Not being able to watch Josh Beckett's no-hitter was bad enough, but for the most of Los Angeles to miss our homegrown hero's masterpiece is a disgrace.
As long as Dodgers pitchers keep throwing no-hitters this season, some of us will be able to catch at least part of a game thanks to the cut-ins on the MLB Network. Win-win for the 70%.
I'll never forget Clayton Kershaw's historic, no-hit game! The excitement was building each inning as I received text messages from my brother in Tehachapi! (Thanks Magic Johnson and Dodgers ownership).
Kershaw missed a perfect game by one error. However, for those of us lucky enough to watch the game on TV and hear Vin Scully, it was a perfect game.
Having covered Nolan Ryan's 1973 no-hitter in which he struck out 17 batters, perhaps I may be able to offer some perspective to Steve Dilbeck's fine piece comparing Clayton Kershaw's no-hitter with other dominating pitching performances over the years.
Through seven innings that day in Detroit, Ryan had struck out 16 batters, which led to hopes he might not only pitch a no-hitter but set a single-game strikeout record as well. So when he finished the game with "only" 17 strikeouts, it was actually a disappointment.
Ryan's teammates may have been at least partly responsible for this as they batted around in a long top of the eighth and scored five runs he didn't need. Ryan's arm stiffened up during the delay and he lost a little off his fastball and struck out only one of the final six batters.
It should also be noted that it was Ryan's second no-hitter of the season — special credit to anyone who can name his two catchers — as he had blanked the Royals in Kansas City two months earlier. As for the four walks he issued in Detroit, well, Mickey Mantle struck out once in a while too.
While Kershaw's performance was dominant, I disagree that it was the best [June 20]. Sandy Koufax and Matt Cain each fired 14 strikeouts in their respective perfect games. Addie Joss' perfect game was both more efficient (just 74 pitches) and more pressure-packed (the opposing pitcher, Ed Walsh, struck out 15, scattered four hits, and surrendered only a single unearned run). Don Larsen was perfect in a World Series game, against the defending world champions, while allowing only a single batter to work a three-ball count. Harvey Haddix was perfect through 12 innings before losing the game in the 13th. And most colorfully, Ernie Shore retired 27 batters in a row to complete a combined no-hitter after starting pitcher Babe Ruth was ejected for arguing with the umpire after walking the first batter.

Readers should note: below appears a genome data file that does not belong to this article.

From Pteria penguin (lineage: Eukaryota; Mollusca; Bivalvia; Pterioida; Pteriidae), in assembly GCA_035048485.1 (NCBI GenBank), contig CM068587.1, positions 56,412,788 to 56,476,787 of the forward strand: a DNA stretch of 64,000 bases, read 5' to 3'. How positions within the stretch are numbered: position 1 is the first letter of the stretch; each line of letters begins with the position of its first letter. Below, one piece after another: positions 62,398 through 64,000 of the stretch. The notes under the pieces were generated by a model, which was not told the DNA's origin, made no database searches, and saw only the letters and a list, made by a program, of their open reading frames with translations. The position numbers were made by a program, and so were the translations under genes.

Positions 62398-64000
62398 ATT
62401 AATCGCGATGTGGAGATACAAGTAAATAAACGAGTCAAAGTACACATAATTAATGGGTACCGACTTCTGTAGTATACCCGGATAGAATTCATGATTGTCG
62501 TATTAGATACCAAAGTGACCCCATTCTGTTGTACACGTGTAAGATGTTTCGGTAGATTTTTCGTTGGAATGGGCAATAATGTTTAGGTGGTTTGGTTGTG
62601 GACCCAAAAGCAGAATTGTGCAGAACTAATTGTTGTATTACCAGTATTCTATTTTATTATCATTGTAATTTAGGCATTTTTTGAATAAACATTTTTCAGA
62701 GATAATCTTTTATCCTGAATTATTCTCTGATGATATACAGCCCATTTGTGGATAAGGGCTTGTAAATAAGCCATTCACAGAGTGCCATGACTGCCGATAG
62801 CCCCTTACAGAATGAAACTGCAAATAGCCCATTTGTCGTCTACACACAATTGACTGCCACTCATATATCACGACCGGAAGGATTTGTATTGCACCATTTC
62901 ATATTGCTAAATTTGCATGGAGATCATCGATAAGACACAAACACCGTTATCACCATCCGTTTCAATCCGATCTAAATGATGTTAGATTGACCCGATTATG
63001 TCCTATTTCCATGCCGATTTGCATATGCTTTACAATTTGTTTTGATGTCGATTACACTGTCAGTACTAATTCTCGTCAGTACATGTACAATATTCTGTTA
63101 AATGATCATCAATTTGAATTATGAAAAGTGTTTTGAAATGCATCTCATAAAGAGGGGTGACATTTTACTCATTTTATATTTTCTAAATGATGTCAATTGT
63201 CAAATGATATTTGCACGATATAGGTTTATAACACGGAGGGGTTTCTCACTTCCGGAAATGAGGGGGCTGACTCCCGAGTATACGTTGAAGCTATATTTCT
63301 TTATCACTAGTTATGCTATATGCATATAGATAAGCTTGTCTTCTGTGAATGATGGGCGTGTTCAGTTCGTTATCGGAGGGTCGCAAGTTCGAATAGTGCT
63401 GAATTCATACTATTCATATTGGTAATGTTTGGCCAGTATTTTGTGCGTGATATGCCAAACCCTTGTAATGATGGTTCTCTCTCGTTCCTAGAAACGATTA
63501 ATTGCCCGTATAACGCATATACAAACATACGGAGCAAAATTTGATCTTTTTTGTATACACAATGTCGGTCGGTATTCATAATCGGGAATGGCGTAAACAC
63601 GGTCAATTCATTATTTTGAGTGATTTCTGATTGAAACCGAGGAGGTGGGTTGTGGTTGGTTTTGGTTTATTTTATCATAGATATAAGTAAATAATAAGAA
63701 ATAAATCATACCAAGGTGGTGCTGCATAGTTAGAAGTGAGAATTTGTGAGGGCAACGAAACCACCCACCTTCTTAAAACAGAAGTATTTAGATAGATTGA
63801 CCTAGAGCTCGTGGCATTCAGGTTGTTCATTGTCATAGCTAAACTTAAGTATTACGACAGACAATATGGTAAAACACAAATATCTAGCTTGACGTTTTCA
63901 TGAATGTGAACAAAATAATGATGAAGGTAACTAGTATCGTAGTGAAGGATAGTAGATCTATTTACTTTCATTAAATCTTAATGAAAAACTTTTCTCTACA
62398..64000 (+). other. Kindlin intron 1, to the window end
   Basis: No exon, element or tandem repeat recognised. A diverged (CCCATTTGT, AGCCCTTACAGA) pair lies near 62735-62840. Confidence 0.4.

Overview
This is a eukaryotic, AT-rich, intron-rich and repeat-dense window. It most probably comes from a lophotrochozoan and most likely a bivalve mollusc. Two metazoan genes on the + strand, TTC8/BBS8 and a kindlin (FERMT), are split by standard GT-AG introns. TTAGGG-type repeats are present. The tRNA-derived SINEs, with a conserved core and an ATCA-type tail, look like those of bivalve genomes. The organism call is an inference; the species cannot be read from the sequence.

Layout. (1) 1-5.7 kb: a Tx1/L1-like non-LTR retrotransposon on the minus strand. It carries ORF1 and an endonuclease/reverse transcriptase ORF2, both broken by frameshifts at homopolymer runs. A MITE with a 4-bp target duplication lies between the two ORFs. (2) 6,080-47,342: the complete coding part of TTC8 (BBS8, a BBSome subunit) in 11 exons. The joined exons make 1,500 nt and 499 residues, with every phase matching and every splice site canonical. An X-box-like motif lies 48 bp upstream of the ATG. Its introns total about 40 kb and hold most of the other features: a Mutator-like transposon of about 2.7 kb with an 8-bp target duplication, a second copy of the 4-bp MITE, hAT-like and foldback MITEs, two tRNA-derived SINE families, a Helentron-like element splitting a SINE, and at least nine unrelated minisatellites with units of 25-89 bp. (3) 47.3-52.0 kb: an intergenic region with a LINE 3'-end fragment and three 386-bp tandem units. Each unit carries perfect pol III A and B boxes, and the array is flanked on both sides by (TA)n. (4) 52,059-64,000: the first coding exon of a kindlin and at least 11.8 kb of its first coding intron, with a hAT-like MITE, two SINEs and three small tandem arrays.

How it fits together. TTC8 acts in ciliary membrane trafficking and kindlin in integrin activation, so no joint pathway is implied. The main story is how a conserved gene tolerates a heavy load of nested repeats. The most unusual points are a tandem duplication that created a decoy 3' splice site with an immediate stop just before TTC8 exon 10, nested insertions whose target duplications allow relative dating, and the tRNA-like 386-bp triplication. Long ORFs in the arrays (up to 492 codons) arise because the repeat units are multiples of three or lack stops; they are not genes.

Stephen A. Silver
Let's see ... four straight seasons without making the playoffs, highly questionable judgment on managing his bullpen, under-utilization of the game's best player (how does Mike Trout not have about 30 steals by now?), a promising young .280 hitter with power and a propensity to deliver in the clutch riding the pine in favor of a .150 hitting 41-year-old, and seemingly daily reports from The Times about postgame questions pertaining to strategic decisions.
Do we really need any more evidence that Mike Scioscia is among the most overrated managers in baseball? The guy is a true professional and a fine human being, but enough is enough!
Spurs vs. Lakers
So Kobe Bryant doesn't want Tim Duncan to get a sixth ring before he does. Sorry, Mamba, but you should have thought of that before you gobbled up all the Lakers' cap space with your $48.5-million contract. Tim Duncan took way less than what he could have gotten and we just saw the results. A fifth championship for him, with major contributions by players hired on what would have been Timmy's money. There is a lesson to be learned here, Kobe. A Big Fundamental lesson.
Gary H. Miller
Tim Duncan accepts a below-market salary that enables the Spurs to constantly add quality players. The result is another NBA championship. In contrast, Kobe Bryant "accepts" a contract extension that commits a disproportionate share of the Lakers cap space to a 35-year old with bad wheels. Despite his proclamations to the contrary, Kobe Bryant in fact values his ego and net worth over winning.
I am personally hoping that Duncan can win a few more rings just to add insult to the injury-plagued twilight of Kobe's NBA career.
I've been a Kobe fan since he came into the league. I overlooked his tendency to take bad shots by assuming that his overconfidence was responsible for his bad judgment. I took him at his word that he valued winning over everything, and assumed that the commentators who swore that Kobe was highly intelligent were correct.
That began to change with his refusal to blend with Dwight Howard, whose presence gave Kobe his best chance to win his sixth championship. Kobe's insistence that the Lakers were his team and Howard had to submit to Kobe's whims was supremely childish. Kobe obviously drove Howard out of town, which is exactly what he should not have done had he cared about winning, or the Lakers.
Kobe's true nature was further revealed when he took the Lakers for $25 million a year, despite his major injury. Everyone but Bryant will admit that the large salary leaves the Lakers in a much worse position to attract top players to rebuild the Lakers. Kobe's actions warrant the following conclusions: Winning is not his top priority. Stardom is his top priority.